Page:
mcmansion_wellurban_FlickrSprawl is a scourge on so many fronts. It paves over evergreen forests and productive farmlands. It sends expensive asphalt highways snaking into rural areas. It creates long, polluting commutes. And it threatens to undermine efforts to cleanup filthy stormwater runoff by pocking the landscape far and wide with impervious surfaces.

Some great stories recently published in Crosscut by Robert McClure of Investigate West, an independent journalism nonprofit group, tackle the challenging issue of regulating sprawl. His articles shine a light on two really important ways that Washington’s land-use rules make it extra tough to get on top of the region’s stormwater problems:

  1. Washington allows for a new development to be built on land put off limits by the Growth Management Act, provided even rough plans for the project predate the GMA restrictions. The projects are grandfathered in or “vested” under the outdated rules.
  2. Some developers and local governments are arguing that these vesting rules apply not only to the Growth Management Act, but allow for projects to meet older, weaker stormwater regulations as well.

This spells trouble. Top stormwater scientists say that when as little as 10 percent of a watershed is covered by impervious surfaces such as roads and rooftops, streams and wildlife begin to suffer. And McClure reports:

From 1998 to 2008, more than 40,000 homes were built outside areas designated for urban growth in King, Pierce, Snohomish, and Kitsap counties, the (Puget Sound Regional Council’s) tracking of building permits indicates.

Here’s a quick rundown of what the series reveals.

Day one: The vesting mess

First, “Odd provision in state law severely hampers growth management” explains the history, whys, and hows of the vesting policy for land-use code. The idea was to give developers certainty that once they embarked on a project, the regulations wouldn’t change. However, a developer must barely get a project underway before he’s able to lock in more lax regulations. A builder must simply file a preliminary plan the day before a new rule goes into a effect and he’s golden. McClure reports:

Only a few states, including Texas, California, and Colorado, have adopted statutes similar to Washington’s in which filing an application for development secures building rights under existing codes and regulations.

This story was paired with “State board limits developers’ ability to avoid stormwater restrictions”. The article tracks a court case in which:

Clark County and the Building Industry Association of Clark County contend stormwater-control rules adopted by the county in April of 2009 don’t apply to developments approved earlier. The county and the builders contend that stormwater-control regulations are subject to vesting—that is, that they lock in as soon as the builder drops off development plans at city hall.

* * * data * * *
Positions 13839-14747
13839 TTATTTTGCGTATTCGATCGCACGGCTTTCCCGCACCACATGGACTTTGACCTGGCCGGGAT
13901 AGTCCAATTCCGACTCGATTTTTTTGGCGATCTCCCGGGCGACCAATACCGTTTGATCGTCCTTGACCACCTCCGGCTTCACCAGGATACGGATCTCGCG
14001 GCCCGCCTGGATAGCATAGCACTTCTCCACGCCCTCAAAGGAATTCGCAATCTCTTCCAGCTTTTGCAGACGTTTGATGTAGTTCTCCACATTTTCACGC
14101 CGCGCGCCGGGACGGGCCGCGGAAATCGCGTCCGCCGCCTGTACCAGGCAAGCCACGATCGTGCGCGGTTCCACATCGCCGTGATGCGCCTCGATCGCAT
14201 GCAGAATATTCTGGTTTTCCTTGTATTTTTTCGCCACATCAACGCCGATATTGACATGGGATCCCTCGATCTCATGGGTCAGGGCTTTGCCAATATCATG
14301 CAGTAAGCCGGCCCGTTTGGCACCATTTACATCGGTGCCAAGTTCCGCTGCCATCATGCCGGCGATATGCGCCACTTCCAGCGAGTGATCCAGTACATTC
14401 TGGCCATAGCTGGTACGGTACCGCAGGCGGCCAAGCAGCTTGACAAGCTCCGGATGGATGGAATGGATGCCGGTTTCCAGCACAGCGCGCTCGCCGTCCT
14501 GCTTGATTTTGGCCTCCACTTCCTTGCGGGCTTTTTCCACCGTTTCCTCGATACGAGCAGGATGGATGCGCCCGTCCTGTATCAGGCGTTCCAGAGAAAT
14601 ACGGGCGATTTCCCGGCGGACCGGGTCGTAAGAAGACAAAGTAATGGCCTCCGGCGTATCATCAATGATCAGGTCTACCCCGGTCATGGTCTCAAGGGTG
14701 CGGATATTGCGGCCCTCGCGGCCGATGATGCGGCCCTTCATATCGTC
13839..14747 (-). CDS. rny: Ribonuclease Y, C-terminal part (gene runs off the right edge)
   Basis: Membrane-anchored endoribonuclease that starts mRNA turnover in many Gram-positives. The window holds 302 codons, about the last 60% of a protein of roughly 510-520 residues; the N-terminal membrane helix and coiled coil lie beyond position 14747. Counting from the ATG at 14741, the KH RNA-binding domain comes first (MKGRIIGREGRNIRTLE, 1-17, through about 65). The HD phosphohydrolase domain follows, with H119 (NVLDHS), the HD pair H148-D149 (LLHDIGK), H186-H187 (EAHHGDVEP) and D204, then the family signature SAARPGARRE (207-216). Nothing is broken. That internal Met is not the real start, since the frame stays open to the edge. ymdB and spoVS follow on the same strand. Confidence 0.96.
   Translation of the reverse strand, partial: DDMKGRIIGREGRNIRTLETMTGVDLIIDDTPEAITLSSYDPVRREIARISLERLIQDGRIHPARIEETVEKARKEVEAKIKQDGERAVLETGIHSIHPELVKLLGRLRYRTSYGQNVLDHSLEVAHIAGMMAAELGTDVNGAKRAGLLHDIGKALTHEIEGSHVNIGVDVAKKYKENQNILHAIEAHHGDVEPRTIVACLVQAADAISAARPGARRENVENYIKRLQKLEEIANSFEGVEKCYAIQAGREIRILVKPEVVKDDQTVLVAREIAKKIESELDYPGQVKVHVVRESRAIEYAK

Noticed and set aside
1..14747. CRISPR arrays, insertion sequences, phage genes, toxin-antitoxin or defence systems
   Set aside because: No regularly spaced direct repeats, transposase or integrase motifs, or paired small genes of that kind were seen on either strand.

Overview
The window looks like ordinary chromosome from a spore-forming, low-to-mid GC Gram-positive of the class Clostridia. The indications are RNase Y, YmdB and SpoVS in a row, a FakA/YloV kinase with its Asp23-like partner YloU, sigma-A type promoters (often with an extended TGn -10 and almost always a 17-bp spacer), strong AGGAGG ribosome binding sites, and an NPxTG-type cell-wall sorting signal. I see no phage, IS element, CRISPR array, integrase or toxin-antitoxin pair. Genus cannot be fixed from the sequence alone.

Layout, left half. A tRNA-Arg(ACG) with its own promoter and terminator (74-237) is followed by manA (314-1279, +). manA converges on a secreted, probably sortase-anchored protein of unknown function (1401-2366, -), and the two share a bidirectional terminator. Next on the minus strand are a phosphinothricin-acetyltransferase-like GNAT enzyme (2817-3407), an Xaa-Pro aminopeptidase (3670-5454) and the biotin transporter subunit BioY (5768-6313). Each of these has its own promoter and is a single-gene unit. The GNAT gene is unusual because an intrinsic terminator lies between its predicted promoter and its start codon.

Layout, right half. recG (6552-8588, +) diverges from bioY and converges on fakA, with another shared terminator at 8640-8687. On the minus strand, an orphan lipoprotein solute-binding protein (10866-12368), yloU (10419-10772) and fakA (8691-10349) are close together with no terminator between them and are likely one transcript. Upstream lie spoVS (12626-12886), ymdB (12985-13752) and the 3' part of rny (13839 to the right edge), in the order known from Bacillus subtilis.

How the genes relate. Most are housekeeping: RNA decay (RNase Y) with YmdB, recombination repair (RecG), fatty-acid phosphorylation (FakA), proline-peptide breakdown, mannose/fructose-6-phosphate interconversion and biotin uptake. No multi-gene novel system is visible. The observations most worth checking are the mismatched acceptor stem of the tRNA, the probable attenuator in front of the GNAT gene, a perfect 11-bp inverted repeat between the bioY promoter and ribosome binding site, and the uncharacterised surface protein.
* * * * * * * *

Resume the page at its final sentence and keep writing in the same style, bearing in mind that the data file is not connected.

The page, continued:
Day two: The extent of the sprawl

The second day of the series leads with “Leniency in act: Sprawl dots the state“, which highlights 17 of the most egregious cases of sprawl that was permitted due to the state’s curious vesting provision. One example:

Pierce County’s comprehensive plan was about to go into effect when a Kirkland developer filed paperwork to build 350 homes on 300 acres right at the base of the Cascade foothills, far past where the incoming growth plan would allow that kind of density.

The series wraps up with “How far will we sprawl? In WA, no one knows”. The article tackles the tricky task of quantifying the effect of the state’s permissive land-use rules. McClure reports the fraction of homes approved for construction in recent years that were located outside the urban-growth areas.

smaller sprawl_Mark Strozier_Flickr

  • In Kitsap one-third of the homes approved in 2008 were outside areas designated for urban development. (He notes that half the new homes approved in Kitsap in the decade before that were outside the urban areas.)
  • In Snohomish one in seven new homes were outside the urban-growth area
  • In Pierce one in four homes were outside the urban-growth area
  • In King less than 4 percent were outside its urban growth boundaries

Remember, these are homes being built on land prioritized for greater protection for the good of us all, but the protection came after a builder staked his claim.

Who’s the Evergreen State?

While Washington goes merrily sprawling away, Oregon is having heated debates and making hard choices about how and where to put its growth. The state’s newspapers regularly publish articles about controlling development while the topic gets close to no attention in Washington, save these recent stories. Why is that? It might be that sprawl has been considered an important issue for much longer in Oregon. The state approved its land-use planning goals back in 1973; Washington got around to adopting its Growth Management Act in 1990 and 1991.

Washington based it’s rules on Oregon’s, but provided much more lax enforcement. Instead of having a state agency approving the growth decisions of the cities and counties, it delegated that responsibility to local residents.

And even when Washington’s cities and counties do try to rein in sprawl, the vesting rules addressed in McClure’s series show how those good intentions can be undone. If Washington wants to live up to its motto and really save Puget Sound and other waterways, leaders and residents are going to have to take a hard look at where and how the state grows.


McMansion photo from Flickr user wellurban used under the Creative Commons license. Sprawl photo from Flickr user Mark Strozier used under the Creative Commons license.